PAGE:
Ricky Williams Claims Adviser Took Millions

     HOUSTON (CN) - Retired NFL star Ricky Williams sued his financial adviser, claiming she drained $6 million from his account, impersonated his wife to the IRS, and lied about being an attorney and a graduate of Harvard Business School.
     Errick "Ricky" Williams sued Peggy Fulford and King Management Group and Associates LLC, in Federal Court. Fulford also goes by the names Peggy Williams, Peggy King and Peggy Ann Berard, according to the lawsuit.
     Williams and his wife claim that Fulford has had control of "the vast majority" of his income since 2007 - more than $11 million.
     He claims that Fulford and her management group have provided him only "sporadic and potentially falsified statements" of his finances, and refused to give complete reports despite his repeated demands.
     Fulford and her company operate out of Fort Lauderdale, Fla., and she is its registered agent, according to the lawsuit.
     "In 2007, Mr. Williams entered into an oral agreement to have Ms. Fulford and King Management manage plaintiffs' assets," the lawsuit states. "Prior to, and consistently throughout the course of managing plaintiffs' assets, Ms. Fulford represented herself to be a graduate of Harvard Law School, licensed to practice law in the State of Texas, and a graduate Harvard Business School. Upon information and belief, there is no record of Ms. Fulford attending Harvard University in either graduate program, nor is there any record of Ms. Fulford's admission to the State Bar of Texas."
     Williams claims that he and Fulford set up a joint checking account at a SunTrust Bank in Orlando, and that without his knowledge or permission, she got, and used, a debit card for it.
     Williams and his wife never got debit cards for the account, though, he says. He claims that Fulford also set up at least six other accounts at SunTrust, under several names, including King Management.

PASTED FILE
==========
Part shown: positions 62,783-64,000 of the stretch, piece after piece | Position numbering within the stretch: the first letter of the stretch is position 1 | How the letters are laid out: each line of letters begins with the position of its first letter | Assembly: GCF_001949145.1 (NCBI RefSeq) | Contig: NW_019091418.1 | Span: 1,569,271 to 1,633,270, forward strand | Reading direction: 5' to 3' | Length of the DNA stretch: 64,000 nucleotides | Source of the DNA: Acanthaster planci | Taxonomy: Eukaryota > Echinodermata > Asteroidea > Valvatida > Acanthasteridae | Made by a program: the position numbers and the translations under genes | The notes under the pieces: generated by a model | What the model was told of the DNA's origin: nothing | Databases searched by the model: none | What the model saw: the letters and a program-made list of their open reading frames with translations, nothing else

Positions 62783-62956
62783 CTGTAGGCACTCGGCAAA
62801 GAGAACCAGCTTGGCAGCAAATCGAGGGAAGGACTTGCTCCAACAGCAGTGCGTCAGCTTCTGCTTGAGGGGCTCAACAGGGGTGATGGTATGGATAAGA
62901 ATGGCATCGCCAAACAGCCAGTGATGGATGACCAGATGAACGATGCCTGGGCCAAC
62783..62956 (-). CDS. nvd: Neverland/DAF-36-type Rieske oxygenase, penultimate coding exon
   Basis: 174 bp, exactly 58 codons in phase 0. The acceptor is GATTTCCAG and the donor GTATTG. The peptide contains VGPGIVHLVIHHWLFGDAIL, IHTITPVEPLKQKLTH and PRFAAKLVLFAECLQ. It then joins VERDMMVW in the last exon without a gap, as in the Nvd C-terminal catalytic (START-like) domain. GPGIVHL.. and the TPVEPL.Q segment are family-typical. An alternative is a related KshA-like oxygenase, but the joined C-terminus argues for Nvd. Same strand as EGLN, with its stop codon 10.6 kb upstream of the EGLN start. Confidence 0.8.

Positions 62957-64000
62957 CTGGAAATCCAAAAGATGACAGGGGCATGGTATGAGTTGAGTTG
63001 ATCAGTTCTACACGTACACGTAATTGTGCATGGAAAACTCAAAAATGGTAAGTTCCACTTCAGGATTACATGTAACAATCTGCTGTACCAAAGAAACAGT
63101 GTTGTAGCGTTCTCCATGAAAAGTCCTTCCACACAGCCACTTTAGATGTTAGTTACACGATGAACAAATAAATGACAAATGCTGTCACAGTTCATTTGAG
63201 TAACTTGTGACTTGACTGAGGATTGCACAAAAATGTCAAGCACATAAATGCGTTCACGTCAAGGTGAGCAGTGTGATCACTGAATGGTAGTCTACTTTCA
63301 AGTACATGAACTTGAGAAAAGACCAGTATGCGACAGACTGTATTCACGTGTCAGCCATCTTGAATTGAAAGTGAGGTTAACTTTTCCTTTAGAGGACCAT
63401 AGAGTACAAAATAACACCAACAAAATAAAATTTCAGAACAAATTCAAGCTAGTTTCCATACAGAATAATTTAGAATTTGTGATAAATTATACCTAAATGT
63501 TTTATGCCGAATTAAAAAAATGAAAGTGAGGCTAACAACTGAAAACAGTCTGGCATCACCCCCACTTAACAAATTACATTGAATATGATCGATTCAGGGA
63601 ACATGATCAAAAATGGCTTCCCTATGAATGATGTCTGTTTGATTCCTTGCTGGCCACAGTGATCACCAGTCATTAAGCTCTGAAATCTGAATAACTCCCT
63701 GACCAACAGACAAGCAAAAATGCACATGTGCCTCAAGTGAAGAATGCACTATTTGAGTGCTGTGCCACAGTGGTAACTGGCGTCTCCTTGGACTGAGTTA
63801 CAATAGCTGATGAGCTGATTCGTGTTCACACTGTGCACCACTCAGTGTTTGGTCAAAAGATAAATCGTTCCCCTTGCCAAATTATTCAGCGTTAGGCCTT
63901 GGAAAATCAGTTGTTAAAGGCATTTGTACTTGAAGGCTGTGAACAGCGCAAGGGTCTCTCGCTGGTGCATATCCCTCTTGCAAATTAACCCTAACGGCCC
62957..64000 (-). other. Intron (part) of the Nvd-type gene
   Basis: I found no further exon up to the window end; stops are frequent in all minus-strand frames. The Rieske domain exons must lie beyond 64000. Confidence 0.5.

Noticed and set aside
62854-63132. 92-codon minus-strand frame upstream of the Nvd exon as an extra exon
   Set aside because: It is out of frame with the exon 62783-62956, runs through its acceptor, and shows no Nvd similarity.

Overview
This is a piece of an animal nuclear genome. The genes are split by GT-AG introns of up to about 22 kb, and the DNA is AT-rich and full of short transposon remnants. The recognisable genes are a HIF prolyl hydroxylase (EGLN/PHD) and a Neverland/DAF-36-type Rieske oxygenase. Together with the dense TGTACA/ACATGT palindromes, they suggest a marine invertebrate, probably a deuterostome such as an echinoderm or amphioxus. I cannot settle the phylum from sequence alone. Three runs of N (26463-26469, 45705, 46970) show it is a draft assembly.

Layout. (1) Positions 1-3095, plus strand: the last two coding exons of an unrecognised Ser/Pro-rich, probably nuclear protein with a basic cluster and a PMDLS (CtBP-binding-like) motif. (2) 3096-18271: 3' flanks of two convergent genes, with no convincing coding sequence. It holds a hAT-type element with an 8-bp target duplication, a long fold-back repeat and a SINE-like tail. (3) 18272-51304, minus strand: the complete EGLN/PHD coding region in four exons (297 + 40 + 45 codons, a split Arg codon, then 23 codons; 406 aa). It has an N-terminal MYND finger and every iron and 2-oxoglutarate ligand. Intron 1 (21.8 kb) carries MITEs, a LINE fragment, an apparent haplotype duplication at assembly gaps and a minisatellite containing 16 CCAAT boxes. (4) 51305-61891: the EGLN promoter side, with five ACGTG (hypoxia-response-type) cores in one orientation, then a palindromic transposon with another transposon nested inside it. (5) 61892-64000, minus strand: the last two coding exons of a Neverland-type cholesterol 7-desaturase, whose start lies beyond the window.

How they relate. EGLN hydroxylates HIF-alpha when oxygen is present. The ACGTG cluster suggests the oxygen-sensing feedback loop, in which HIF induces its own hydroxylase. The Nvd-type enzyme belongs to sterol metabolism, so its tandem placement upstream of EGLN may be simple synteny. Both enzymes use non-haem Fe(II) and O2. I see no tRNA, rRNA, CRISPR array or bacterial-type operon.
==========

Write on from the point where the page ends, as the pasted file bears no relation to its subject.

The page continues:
He claims that Fulford drained his account of $6 million, through wire transfers, debits, checks and cash.
     "These transfers included, but were not limited to, mortgage payments, credit card payments, retail purchases, miscellaneous debts and withdrawals, transfers via written checks, and wire transfers to unidentified accounts," according to the complaint.
     Williams says he discovered this after the IRS contacted him in August 2012 and asked for more information about his 2010 tax return.
     He claims that Fulford contacted the IRS for him the next month, and "fraudulently represented herself to be Mr. Williams's wife," co-plaintiff Peggy Williams. He claims that Fulford "consistently maintained that she had substantiation for all deductions on Mr. Williams's tax return, but consistently failed to supply them. On or about December 2012, Ms. Fulford abruptly ceased communications with the IRS" - leaving him with no way to substantiate the $782,983 in deductions she had claimed, and an IRS penalty of $350,000 for that year alone, according to the lawsuit.
     He claims that the last he heard from Fulford, she told him that his and wife's sole asset was a $1.9 million investment in a private equity fund - which they cannot draw on until 2017. And he says he can't even prove that he owns that.
     He seeks a restraining order and injunction, an accounting, and actual and punitive damages for theft, breach of contract, and breach of fiduciary duty.
     He is represented by Carlton Wilde Jr., with Crady, Hewett & McCulley.
     Williams, a Heisman Trophy winner, was an electrifying runner, known for his eccentric personal life as well as his exploits on the field. He enthusiastically endorsed medical marijuana, claiming it did more for him than Paxil.